If you’re a extreme vacationer, you possibly love maps.
And if you love maps, you’ll love the maps in a new e-book from the National Maritime Museum in Greenwich, England that celebrates the art of atlases with a glance inside the museum’s collection of maps, globes, and map-associated ephemera.
A is for Atlas: Wonders of Maps and Mapping, is a incredibly illustrated birthday celebration of cartography from the thirteenth century to nowadays.
The book attracts at the museum’s series of extra than 40,000 maps, charts, globes, and atlases, including a 16th-century map of the sector changing the face of a jester, a 19th-century inflatable globe, and a twentieth-century water resistant map that stored lives at some point of the Second World War.
The oldest item in the e-book is a manuscript map of Mesopotamia through Abu Ishaq Ibrahim ibn Muhammad al-Farisi al-Istakhri, dated before 1282. Mountain degrees are illustrated in a deep crimson with floral and geometric patterns, at the same time as the rivers Tigris and Euphrates glide throughout the web page in an imposing blue.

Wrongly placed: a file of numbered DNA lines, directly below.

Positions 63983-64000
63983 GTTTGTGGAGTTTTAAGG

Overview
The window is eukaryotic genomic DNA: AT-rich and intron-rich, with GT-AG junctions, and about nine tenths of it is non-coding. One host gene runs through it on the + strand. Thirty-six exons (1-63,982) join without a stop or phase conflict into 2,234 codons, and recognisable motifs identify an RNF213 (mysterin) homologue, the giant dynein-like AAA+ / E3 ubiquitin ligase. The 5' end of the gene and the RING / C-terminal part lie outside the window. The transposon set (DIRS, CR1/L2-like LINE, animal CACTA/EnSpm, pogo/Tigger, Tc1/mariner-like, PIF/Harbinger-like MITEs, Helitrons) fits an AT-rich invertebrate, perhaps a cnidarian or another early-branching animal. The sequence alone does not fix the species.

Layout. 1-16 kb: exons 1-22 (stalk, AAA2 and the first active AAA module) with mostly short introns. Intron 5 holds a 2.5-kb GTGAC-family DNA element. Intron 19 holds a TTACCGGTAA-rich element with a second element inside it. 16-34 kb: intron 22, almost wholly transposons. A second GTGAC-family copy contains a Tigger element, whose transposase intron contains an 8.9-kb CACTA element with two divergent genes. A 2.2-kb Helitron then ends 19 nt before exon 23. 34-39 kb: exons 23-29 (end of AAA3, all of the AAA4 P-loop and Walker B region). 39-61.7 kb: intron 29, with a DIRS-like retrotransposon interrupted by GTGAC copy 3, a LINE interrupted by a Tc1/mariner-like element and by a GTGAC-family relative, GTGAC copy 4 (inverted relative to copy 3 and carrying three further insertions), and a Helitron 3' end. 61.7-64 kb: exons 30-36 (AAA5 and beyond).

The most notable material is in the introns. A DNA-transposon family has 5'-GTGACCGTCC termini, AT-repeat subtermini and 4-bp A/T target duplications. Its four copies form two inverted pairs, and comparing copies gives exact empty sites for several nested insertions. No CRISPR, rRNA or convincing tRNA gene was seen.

The most current item is a football globe made for Mark Wallinger’s First World War centenary artwork, One World via Mark Wallinger. This 2018 soccer is a photographic illustration of the Earth as visible from satellite imagery. This globe turned into commissioned to mark the centenary of the First World War, commemorating the ‘Christmas Day ceasefires’ that took place at the Western Front in 1914.
Rather than approach the collection chronologically, A is for Atlas attracts on the collection in twenty-six issues, such as ‘commemoration’, ‘manuscript’, ‘sea monsters’ and ‘treasure’.
The e book additionally shows the consequences of an investigation right into a nineteenth-century globe. An endoscope changed into fed through a hollow in a Newton & Son terrestrial table globe from 1842, offering Dr Barford an uncommon view – the inner of a globe. The investigation found out proof pages from various books of the Bible lining the inner and helping the papier-mâché hemispheres.
All photographs courtesy National Maritime Museum, England